• FIG. 5 shows a series of electronic gaming machines 10 connected via respective player marketing modules 50 over a communications network 510, to a player tracking system 540. A player database 541 is coupled to the player tracking system 540 which provides a data structure for storing player records including accumulated player spend values for specified time periods, which has been communicated by the individual PMMs and which may be evaluated by the ticketing system 580 for determining tickets available for selection by a particular player. The communications network 510 may be any suitable communications network, for example an Ethernet network.
  • When a player registers for the player tracking system 540 they provide details such as their name, age, address and phone number. In an embodiment, the player may also specify dispensing criteria such as maximum spend limits for particular time periods. For example, the player may set themselves a daily $50 maximum spend limit which is recorded by the player tracking system 540 and stored in the database 541. It will be understood that in some embodiments, the venue may be allowed to set maximum spend limits for particular players and this data may also be provided to the player tracking system 540.
  • The player tracking system 540 uses the above details to create a player record for the player which is stored in the player database 541. The content of the player record may vary from implementation for implementation, but can include by way of example, the following fields: player identifier; dispensing criteria; accumulated player spend for a plurality of predefined time periods (e.g. daily, weekly, monthly etc.); checked in/checked out; current tracking system identifier (when checked out); points balance; cashless balance; name; age; address; phone number; e-mail address; reward entitlements; and transaction history.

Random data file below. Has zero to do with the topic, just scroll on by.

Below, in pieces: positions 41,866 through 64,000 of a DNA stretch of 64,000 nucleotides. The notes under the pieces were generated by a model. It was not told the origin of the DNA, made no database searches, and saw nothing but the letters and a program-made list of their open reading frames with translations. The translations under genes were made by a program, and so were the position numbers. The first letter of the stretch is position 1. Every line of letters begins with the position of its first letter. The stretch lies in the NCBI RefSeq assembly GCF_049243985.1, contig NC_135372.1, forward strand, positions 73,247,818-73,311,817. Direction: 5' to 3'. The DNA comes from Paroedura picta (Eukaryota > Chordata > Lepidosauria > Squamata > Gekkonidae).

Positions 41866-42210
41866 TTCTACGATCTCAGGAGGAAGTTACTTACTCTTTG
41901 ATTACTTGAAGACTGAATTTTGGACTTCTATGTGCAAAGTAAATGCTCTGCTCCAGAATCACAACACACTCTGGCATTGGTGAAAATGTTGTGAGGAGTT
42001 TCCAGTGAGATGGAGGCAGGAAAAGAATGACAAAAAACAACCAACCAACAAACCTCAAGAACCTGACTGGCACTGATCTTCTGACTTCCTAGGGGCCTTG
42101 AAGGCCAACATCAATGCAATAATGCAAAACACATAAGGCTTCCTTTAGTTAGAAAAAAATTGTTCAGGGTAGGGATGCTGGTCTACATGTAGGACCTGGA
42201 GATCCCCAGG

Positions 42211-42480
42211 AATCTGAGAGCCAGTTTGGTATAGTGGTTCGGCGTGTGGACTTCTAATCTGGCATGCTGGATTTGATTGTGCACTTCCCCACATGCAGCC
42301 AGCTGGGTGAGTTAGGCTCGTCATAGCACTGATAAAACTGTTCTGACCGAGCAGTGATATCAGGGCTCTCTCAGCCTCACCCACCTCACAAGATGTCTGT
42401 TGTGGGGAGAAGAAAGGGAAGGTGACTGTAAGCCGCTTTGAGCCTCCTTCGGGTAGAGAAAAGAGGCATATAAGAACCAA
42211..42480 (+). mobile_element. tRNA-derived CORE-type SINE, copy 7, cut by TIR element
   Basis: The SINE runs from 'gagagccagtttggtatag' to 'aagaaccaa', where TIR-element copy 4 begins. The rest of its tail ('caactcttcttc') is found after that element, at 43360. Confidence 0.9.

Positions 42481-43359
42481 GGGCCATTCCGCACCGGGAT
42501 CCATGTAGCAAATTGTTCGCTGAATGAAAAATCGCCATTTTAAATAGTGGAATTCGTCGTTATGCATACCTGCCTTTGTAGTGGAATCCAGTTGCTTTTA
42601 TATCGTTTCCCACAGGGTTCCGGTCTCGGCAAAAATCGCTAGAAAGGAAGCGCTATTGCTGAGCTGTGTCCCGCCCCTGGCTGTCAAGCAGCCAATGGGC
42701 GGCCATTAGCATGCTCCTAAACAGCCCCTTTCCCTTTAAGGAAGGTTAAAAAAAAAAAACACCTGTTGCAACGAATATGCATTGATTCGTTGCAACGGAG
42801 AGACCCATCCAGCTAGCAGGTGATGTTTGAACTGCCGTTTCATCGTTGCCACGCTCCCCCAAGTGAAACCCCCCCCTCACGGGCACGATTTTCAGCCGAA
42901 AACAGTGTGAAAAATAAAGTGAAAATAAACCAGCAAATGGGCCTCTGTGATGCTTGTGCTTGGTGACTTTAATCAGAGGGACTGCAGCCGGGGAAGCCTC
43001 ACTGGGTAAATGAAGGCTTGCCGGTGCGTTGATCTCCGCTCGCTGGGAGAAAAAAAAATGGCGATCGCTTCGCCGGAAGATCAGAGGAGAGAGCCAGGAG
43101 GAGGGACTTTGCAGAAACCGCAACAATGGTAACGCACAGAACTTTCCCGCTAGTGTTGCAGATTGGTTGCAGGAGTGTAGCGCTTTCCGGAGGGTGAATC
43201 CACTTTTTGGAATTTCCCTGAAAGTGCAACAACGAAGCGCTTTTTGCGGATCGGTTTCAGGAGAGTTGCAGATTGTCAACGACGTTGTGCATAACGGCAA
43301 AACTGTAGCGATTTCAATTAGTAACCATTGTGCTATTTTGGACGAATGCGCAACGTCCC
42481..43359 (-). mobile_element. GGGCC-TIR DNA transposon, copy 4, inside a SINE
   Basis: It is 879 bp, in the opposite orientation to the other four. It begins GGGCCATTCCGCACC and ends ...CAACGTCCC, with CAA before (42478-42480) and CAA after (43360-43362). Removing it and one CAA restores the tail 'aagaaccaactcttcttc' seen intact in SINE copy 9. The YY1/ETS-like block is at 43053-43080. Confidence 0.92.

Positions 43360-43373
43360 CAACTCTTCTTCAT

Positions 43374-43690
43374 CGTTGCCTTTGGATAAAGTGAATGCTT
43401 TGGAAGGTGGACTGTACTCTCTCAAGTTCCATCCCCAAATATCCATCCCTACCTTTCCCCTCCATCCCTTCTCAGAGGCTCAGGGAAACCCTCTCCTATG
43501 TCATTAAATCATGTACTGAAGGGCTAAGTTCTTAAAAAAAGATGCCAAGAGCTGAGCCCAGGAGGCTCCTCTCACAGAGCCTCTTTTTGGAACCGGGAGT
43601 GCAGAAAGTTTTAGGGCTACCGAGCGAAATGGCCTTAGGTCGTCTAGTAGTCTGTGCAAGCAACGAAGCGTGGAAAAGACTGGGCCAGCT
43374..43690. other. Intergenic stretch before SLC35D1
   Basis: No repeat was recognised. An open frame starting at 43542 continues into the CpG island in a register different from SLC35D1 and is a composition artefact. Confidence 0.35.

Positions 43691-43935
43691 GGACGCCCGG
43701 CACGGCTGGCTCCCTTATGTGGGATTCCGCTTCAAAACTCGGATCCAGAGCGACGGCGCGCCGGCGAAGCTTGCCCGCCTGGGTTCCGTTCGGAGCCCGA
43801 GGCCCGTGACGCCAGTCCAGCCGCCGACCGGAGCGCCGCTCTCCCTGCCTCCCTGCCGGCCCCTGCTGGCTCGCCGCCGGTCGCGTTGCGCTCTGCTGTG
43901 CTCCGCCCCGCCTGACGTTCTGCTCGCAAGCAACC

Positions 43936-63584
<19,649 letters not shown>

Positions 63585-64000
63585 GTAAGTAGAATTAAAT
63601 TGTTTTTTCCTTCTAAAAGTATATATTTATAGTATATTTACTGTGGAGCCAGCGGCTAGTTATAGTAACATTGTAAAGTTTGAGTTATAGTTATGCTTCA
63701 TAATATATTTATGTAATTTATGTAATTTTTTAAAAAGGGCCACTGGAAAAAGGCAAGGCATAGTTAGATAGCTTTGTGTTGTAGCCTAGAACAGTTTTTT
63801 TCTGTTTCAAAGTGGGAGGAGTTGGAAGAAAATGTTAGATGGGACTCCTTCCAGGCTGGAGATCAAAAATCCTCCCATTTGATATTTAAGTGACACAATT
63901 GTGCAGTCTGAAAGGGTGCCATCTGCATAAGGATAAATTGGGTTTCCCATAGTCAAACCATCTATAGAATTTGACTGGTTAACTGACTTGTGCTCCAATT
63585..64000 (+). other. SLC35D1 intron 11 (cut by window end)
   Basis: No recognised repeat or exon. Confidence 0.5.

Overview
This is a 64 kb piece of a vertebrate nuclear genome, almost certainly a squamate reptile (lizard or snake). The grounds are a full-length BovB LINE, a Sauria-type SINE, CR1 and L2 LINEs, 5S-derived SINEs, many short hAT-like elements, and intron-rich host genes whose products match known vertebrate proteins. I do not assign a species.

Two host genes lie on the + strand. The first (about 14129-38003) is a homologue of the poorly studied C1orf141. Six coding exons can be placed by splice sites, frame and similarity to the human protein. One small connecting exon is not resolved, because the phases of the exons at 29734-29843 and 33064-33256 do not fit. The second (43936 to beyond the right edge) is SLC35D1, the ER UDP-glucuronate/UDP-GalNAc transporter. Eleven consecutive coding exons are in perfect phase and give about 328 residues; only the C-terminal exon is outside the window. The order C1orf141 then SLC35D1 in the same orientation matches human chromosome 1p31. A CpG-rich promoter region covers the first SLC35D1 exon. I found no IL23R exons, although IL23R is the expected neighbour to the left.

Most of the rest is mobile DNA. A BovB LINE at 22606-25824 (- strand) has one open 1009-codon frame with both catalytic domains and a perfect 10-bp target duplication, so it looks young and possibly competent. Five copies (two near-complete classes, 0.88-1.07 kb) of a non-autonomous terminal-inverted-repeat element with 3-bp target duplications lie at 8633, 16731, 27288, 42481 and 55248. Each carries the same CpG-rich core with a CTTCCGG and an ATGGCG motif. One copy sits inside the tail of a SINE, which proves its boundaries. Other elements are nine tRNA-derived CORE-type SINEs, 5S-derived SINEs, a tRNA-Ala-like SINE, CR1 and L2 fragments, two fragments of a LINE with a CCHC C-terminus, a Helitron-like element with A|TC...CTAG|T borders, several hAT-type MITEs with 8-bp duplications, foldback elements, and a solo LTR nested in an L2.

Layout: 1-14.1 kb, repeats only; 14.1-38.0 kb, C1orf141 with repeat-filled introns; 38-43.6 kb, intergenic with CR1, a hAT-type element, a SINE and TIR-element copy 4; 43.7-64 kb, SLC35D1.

• The player is issued a player tracking device such as a magnetic stripe card, thermal card, smart card, or the like on which is recorded the player identifier. After being issued the card, the player uses the card and the player's record is periodically updated based on the player's activity. The activities which are monitored by the tracking system 540 will vary depending on implementation but in the illustrated embodiment include, for example, number of games played, amount wagered, amount won, amount spent at venue restaurant, points transactions, cashless transactions, a reward entitlement etc. After a period of time, the points balance and cashless balance will have current values. For example, when the player enters their card at PMM 50, the player's record could be updated to indicate the machine they have played, the amount they wagered for a particular period of time, the number of points awarded for their play, and an amount added to the cashless balance by the player when cashing out of the machine. The updated data is then stored in the database 541 in association with the player identifier.